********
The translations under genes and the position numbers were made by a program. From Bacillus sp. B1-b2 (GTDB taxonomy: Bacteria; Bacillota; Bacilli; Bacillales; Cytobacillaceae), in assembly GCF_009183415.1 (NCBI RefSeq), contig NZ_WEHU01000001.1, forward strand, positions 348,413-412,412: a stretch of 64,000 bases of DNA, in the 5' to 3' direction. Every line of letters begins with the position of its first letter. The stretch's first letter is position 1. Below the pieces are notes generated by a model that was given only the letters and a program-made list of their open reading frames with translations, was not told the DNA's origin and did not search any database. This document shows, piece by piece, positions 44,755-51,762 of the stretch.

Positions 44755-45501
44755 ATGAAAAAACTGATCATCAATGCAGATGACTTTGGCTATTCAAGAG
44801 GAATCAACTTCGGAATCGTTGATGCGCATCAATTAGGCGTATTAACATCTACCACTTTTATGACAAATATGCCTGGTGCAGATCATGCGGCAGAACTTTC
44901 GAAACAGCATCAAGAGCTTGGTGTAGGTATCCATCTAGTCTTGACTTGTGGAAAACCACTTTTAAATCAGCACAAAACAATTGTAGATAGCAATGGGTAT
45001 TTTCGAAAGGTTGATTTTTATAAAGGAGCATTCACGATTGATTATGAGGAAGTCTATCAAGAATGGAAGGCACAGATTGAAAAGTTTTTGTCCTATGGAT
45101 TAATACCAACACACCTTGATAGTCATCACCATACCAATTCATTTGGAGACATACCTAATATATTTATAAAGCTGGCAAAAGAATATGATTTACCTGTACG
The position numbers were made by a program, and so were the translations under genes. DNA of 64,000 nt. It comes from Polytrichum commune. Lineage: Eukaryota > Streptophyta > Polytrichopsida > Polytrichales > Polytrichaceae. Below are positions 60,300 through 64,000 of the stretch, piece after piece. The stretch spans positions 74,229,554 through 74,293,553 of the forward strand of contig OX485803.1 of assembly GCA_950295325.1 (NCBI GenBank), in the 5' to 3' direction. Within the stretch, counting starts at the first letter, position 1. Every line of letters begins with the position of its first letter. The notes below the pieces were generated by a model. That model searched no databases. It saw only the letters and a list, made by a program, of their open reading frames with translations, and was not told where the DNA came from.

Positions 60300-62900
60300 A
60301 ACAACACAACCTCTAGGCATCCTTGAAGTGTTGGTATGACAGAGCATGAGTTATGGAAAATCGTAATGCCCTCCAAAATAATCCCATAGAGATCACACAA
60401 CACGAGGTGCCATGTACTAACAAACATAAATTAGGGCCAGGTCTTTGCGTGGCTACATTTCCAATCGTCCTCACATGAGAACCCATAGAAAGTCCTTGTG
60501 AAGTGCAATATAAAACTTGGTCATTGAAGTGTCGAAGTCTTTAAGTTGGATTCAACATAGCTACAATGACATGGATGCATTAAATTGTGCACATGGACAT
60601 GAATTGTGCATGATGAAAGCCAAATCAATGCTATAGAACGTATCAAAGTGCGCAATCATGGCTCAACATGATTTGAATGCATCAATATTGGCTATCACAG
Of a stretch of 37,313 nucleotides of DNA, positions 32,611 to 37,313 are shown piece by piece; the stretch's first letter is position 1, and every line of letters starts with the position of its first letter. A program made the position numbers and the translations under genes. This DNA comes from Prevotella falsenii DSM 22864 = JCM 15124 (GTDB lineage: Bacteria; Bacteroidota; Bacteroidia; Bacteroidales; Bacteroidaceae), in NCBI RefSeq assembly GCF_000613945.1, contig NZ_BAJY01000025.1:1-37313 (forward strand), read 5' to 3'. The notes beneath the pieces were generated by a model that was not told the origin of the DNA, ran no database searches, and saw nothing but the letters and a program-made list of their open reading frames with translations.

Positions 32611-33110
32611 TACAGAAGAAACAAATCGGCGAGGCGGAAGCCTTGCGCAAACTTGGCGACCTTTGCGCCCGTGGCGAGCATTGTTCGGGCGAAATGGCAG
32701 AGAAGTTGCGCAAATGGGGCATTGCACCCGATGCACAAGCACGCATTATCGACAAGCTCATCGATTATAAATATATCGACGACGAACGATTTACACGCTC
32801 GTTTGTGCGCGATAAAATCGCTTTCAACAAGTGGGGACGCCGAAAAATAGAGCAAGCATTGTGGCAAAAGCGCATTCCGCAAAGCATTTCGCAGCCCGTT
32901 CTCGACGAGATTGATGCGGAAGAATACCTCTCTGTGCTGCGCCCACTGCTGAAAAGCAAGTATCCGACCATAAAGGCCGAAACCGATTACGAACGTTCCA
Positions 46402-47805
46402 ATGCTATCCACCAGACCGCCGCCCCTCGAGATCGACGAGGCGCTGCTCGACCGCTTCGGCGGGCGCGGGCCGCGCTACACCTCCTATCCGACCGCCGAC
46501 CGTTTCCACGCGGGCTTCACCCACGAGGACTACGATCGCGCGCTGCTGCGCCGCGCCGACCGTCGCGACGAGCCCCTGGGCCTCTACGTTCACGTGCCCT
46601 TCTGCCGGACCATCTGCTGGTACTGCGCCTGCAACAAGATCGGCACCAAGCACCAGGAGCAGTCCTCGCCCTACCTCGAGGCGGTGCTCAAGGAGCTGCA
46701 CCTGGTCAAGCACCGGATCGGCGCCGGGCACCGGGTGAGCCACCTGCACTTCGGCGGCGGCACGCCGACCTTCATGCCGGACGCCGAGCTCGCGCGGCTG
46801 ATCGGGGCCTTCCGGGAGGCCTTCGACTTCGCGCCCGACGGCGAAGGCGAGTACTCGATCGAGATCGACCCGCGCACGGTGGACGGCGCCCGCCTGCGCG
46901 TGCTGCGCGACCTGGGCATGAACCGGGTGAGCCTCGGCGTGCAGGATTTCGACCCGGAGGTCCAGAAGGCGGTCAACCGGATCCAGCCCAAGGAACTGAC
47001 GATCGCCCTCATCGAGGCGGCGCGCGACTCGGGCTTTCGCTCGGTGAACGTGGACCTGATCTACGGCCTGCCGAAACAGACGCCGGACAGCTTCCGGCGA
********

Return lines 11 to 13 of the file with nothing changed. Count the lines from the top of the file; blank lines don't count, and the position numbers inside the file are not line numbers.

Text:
60301 ACAACACAACCTCTAGGCATCCTTGAAGTGTTGGTATGACAGAGCATGAGTTATGGAAAATCGTAATGCCCTCCAAAATAATCCCATAGAGATCACACAA
60401 CACGAGGTGCCATGTACTAACAAACATAAATTAGGGCCAGGTCTTTGCGTGGCTACATTTCCAATCGTCCTCACATGAGAACCCATAGAAAGTCCTTGTG
60501 AAGTGCAATATAAAACTTGGTCATTGAAGTGTCGAAGTCTTTAAGTTGGATTCAACATAGCTACAATGACATGGATGCATTAAATTGTGCACATGGACAT